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Apple fixes a bug that could have given hackers full access to user accounts



Photo of multiple Apple devices in a row.

Sign in to Apple – a privacy enhancement tool that allows users to sign in to third-party apps without revealing their email addresses. Fixed only one bug that allowed attackers to gain unauthorized access to the same accounts.

“In April, when I signed up for Apple, I found a zero-day that affected third-party applications that used it and didn̵

7;t implement any additional security measures,” wrote app developer Bhavuk Jain on Sunday. “This error could have resulted in full account takeover of user accounts in this third-party application, regardless of whether a victim has a valid Apple ID or not.”

Jain privately reported the bug to Apple as part of the company’s bug bounty program and received a high payout of $ 100,000. The developer shared details after Apple updated the sign-in service to address the vulnerability.

Sign in to Apple, which was introduced in October as an easier, safer, and more private way to sign in to apps and websites. Given the mandate that many third-party iOS and iPadOS apps offer the ability to log in to Apple, it has been taken on by a variety of high-profile services that are entrusted with a large amount of sensitive user data.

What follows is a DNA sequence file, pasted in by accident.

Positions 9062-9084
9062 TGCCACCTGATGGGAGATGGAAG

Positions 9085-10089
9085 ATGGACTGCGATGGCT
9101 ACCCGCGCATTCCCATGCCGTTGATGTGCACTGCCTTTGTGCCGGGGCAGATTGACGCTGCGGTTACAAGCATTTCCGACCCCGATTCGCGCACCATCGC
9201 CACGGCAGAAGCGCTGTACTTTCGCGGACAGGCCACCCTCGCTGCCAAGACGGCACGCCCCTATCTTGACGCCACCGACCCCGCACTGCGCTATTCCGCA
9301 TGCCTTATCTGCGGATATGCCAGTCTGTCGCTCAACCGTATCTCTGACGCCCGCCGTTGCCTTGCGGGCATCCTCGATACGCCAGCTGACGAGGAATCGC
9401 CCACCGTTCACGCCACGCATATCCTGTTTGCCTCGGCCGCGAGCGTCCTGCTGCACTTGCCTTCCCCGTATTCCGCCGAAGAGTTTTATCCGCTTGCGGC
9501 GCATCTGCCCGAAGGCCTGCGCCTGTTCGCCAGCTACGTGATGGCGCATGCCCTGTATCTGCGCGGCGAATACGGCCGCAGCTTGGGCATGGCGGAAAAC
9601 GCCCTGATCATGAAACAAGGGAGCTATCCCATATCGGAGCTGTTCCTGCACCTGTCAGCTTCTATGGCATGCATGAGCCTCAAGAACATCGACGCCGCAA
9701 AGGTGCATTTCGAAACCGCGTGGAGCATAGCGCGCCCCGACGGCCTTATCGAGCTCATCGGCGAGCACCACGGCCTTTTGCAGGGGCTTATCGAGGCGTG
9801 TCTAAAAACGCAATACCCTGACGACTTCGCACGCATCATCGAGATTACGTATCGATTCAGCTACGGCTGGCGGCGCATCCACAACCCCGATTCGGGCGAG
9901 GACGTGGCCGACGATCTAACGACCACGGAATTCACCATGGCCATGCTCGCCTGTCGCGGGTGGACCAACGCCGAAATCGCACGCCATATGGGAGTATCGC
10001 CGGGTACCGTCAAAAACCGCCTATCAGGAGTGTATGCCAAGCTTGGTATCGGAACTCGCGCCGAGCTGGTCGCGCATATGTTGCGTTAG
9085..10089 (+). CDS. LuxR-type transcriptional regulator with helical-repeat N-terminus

Instead of using a social media account or email address, filling out web forms, and choosing an account-specific password, iPhone and iPad users can tap a button and sign in with Face ID, Touch ID, or one Register device passcode. The bug opened up the possibility for users that their accounts would be completely hijacked by third parties.

The sign-up service, which works similarly to the OAuth 2.0 standard, signs in users using a JWT (short for JSON Web Token) or a code generated by an Apple server. In the latter case, the code is then used to create a JWT. Apple offers users the option to share the Apple email ID with third parties or to keep the ID hidden. When users hide the ID, Apple creates a JWT that contains a custom relay ID.

“I have found that I can request JWTs from Apple for any email ID. When the signature of these tokens with the Apple public key was verified, they were displayed as valid,” Jain wrote. “This means that an attacker could fake a JWT by linking any email ID to it and gaining access to the victim’s account.”

There is no indication that the bug was ever actively exploited.


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